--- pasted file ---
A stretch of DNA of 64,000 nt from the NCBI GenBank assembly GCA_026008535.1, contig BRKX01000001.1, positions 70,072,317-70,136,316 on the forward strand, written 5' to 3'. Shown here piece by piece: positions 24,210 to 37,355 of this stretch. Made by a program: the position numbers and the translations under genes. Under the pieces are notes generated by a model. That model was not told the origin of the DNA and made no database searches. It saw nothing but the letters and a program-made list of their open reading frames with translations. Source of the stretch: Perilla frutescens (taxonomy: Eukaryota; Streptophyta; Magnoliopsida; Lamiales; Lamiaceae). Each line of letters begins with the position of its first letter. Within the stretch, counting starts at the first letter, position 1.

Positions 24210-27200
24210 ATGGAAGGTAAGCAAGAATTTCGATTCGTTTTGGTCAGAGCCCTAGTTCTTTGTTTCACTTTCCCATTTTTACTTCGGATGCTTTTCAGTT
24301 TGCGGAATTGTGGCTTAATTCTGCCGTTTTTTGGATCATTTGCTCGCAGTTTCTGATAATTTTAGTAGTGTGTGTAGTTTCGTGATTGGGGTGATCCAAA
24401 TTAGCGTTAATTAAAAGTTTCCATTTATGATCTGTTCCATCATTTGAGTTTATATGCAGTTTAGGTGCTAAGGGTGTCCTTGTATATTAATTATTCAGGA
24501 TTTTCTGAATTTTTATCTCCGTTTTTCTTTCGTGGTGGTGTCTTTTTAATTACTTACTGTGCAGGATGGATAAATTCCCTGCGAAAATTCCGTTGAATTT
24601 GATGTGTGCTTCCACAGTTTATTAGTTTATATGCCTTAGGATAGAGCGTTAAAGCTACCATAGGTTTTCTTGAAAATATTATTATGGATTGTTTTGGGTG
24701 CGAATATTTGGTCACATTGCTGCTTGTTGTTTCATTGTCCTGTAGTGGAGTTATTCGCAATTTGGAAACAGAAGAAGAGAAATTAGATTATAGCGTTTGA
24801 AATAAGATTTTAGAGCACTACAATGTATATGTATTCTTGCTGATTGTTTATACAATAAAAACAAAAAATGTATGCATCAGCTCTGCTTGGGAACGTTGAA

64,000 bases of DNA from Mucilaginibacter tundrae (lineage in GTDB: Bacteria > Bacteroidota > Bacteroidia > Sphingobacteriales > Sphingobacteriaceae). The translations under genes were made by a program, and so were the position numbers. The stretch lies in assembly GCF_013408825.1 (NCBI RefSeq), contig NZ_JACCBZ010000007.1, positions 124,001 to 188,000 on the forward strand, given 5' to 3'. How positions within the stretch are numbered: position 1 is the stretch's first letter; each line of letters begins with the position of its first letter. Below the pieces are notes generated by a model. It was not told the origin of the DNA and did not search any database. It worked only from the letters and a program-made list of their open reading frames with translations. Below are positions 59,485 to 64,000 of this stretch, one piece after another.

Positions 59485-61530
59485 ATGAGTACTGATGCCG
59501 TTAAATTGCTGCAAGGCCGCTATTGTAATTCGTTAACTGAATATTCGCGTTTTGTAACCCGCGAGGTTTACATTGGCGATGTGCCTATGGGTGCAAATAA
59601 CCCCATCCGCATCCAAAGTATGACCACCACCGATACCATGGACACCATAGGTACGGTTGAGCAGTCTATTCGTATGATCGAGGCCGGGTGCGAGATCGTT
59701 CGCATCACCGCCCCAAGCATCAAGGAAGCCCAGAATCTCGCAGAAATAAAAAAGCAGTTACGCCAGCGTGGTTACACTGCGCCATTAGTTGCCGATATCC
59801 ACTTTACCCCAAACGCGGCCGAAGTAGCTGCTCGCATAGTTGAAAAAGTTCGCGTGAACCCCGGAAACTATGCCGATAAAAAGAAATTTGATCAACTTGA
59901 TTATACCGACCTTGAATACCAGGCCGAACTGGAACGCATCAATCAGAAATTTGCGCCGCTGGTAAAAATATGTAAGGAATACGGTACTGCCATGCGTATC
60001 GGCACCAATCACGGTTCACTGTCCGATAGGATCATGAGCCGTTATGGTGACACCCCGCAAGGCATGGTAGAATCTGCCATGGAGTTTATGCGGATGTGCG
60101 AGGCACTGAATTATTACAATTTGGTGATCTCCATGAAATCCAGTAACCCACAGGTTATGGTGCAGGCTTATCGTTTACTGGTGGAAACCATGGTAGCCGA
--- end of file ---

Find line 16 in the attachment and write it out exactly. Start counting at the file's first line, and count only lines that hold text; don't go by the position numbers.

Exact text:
59801 ACTTTACCCCAAACGCGGCCGAAGTAGCTGCTCGCATAGTTGAAAAAGTTCGCGTGAACCCCGGAAACTATGCCGATAAAAAGAAATTTGATCAACTTGA